Request for Comment
As part of the Commissioner’s DOR 360 initiative, the Department is seeking public input on the sales tax “contractor” rules in Massachusetts, in particular with respect to whether they are currently working effectively for taxpayers or whether they can be improved upon.
The general Massachusetts sales tax rule pertaining to contractors is that a contractor is considered the consumer of materials used in connection with a construction or similar contract (such as lumber, nails, or paint). The contractor pays tax on those items unless another exemption applies (see DD 07-6), but it does not collect tax on the amount charged to its customer. The transaction between a contractor and its customer is not generally considered a retail sale subject to sales tax.
There is an exception to the above-stated rules when the contractor is selling “a complete unit of standard equipment, requiring no further fabrication but simply installation, assembling, applying or connecting services.” In those cases, the contractor is acting as a vendor of tangible personal property and must collect tax from its customer and remit that tax to the Commonwealth. (Examples of complete units are HVAC equipment and hot water heaters.) The contractor gives a resale certificate to its supplier in this scenario.
The sales tax contractor rules were originally published in Emergency Regulation 12 in 1966. Although that regulation was never permanently promulgated, those underlying rules still have effect through case law, e.g., Ace Heating Service, Inc. v. State Tax Commission, 371 Mass. 254 (1976) and numerous public written statements of the Department. Nevertheless, there have occasionally been issues as to what constitutes a “complete unit of standard equipment.” For example, see discussion regarding kitchen cabinets in Classic Kitchens, Inc. v. Commissioner of Revenue, ATB Docket No. C262393 (2004).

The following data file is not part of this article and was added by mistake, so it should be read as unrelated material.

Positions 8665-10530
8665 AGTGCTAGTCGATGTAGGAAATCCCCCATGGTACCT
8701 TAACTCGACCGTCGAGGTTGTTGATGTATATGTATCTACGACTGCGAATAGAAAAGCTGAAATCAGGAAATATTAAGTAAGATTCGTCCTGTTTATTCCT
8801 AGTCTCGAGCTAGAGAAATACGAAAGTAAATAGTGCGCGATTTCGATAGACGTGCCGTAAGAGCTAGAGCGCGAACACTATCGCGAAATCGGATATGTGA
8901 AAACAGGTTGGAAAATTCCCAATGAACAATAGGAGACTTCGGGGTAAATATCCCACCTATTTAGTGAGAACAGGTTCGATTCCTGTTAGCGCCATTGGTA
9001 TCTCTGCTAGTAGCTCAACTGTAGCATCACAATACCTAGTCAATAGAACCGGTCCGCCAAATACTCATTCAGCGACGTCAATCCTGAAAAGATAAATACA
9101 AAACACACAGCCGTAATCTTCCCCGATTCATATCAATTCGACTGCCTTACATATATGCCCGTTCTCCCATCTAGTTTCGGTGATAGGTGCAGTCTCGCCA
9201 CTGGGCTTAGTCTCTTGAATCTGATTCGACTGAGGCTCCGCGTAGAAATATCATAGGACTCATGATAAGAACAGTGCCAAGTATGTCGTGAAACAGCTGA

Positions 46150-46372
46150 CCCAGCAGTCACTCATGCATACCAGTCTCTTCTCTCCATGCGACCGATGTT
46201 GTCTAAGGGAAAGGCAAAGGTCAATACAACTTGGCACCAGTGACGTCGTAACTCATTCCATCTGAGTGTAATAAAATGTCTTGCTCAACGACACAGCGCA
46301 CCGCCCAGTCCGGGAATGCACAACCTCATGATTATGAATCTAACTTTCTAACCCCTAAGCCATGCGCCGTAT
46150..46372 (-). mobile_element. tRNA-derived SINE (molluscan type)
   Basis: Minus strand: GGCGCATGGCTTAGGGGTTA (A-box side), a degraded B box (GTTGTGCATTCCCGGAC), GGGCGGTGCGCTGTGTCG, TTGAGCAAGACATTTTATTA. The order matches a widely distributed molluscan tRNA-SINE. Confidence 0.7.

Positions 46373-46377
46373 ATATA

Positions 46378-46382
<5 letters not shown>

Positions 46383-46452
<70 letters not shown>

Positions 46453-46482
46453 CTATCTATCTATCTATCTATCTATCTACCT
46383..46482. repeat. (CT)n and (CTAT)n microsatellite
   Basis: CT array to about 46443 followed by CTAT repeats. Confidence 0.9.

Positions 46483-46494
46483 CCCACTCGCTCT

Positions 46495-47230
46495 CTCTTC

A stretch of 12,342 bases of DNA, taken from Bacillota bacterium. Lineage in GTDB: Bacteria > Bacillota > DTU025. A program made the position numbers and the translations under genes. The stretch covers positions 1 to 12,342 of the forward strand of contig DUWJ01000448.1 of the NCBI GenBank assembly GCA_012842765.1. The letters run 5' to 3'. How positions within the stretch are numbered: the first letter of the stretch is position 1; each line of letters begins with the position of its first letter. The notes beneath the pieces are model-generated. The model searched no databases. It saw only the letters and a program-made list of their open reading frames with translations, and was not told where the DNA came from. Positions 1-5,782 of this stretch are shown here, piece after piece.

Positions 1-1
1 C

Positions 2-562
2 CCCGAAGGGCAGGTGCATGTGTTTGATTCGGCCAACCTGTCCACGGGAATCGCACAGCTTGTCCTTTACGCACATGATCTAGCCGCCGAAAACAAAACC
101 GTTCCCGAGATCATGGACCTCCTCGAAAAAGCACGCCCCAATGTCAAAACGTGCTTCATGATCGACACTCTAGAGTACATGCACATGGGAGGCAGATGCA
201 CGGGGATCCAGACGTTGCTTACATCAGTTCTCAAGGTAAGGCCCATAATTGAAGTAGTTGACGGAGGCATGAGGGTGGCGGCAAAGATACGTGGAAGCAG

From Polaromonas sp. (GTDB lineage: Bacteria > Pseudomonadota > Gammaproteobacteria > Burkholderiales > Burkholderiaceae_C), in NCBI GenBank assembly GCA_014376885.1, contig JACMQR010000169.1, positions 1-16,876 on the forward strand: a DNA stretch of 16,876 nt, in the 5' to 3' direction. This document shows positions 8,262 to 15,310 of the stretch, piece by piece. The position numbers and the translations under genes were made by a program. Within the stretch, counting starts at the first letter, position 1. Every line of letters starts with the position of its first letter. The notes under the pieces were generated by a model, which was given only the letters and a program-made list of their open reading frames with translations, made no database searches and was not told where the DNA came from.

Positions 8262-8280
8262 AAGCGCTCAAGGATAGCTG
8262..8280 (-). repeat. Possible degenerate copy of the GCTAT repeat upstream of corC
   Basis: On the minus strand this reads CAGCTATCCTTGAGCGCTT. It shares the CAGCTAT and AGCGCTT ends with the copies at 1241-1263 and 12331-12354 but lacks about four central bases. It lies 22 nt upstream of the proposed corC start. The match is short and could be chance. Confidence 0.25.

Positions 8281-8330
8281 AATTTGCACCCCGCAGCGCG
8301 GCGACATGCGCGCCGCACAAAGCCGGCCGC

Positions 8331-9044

If you wish to comment, please respond to the following:
- Are you a practitioner or a business – and, if a business, briefly describe the business.
- Do the current contractor rules work effectively in your experience? Please explain why or why not.
- Should some change be made? If so, what do you suggest? If not, do you believe that the Massachusetts rules are sufficiently established that no change is preferable?
- Should a taxpayer be allowed to elect to be treated as a contractor or a vendor, and, if so, should an election apply across-the-board or apply to each transaction separately?
- Do you believe there is currently sufficient guidance on this subject?
- Are there other states where you do business that have an approach to contractor sales tax rules that we should consider?
Please submit comments to email@example.com by November 1, 2012. Thank you.
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